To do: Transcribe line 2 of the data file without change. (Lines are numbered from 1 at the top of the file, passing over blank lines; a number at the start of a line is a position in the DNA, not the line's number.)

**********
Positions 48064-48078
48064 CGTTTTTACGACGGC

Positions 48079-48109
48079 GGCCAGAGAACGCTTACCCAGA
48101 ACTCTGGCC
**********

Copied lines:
48064 CGTTTTTACGACGGC